Our data suggests that apoptosis in vps25 mutant tissue is not only executed via the Hid/Diap1/Dronc/Ark pathway. vps25 ark clones still died, suggesting that in addition to Ark at least one other cell death pathway is activated in vps25 clones. We have shown previously that a Dronc/Ark-independent cell death pathway exists in Drosophila, but we did not identify this pathway (Srivastava et al., 2006; Xu et al.,2005). Our data here implicate JNK as potential mediator of the alternative cell death pathway(Adachi-Yamada et al., 1999; Adachi-Yamada and O'Connor,2002). vps25 ark/Puc mosaic eye discs are extremely overgrown and the clones occupy a large area of the disc. Caspase-3*-dependent apoptosis is blocked in these clones. Only at the clonal boundaries is Caspase-3* activity still detectable,suggesting that at the interface between vps25 clones and wild-type tissue a third potential apoptotic pathway is activated.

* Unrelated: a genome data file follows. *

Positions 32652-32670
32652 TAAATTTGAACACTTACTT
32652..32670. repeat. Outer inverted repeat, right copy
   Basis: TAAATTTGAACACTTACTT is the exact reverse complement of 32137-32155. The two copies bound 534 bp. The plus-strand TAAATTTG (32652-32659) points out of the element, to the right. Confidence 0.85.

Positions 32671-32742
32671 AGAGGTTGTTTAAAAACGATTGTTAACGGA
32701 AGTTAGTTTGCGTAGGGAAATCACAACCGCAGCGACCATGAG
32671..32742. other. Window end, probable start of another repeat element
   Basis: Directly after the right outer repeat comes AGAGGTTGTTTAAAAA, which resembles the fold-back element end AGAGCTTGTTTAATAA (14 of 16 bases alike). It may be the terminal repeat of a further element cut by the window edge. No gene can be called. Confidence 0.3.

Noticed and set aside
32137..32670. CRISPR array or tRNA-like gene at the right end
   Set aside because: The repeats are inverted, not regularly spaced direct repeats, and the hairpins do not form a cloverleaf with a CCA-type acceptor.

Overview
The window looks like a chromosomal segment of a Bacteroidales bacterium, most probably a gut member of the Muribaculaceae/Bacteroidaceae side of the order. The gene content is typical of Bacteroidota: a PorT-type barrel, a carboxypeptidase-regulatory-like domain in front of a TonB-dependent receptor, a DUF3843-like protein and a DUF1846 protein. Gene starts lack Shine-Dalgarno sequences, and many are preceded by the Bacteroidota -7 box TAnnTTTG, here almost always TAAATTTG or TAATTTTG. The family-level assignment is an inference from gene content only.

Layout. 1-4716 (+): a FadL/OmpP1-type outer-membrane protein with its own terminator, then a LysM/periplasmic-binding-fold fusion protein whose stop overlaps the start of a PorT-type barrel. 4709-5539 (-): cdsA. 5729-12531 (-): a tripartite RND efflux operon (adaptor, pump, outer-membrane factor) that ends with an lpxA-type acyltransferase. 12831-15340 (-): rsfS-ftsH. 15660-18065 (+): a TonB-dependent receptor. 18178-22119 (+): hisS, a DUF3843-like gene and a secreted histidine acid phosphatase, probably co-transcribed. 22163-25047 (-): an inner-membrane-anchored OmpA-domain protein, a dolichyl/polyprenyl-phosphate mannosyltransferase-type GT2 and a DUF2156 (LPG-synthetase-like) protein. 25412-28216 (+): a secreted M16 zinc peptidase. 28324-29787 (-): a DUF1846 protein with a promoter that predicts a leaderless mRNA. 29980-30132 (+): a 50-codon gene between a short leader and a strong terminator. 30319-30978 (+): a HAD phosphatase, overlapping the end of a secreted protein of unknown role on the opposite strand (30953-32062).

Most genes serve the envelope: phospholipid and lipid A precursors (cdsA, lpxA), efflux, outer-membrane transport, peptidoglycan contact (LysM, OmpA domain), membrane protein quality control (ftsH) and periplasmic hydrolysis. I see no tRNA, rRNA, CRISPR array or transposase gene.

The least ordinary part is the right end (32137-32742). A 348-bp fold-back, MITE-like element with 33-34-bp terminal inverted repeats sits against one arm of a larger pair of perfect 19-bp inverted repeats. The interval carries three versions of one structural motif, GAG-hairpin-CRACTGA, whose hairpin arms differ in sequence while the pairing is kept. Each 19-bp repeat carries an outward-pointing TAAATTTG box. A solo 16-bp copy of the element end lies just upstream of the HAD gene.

Our data show that cell competition is not sufficient to induce cell death in vps25 clones. By contrast, given the extremely large size of cell death-inhibited vps25 clones (Fig. 6J), it appears that vps25 clones have no intrinsic growth disadvantage, and have the capability to overgrow and outcompete the surrounding wild-type tissue if cell death is blocked. Thus, cell competition does not contribute significantly to the apoptotic phenotype of vps25clones.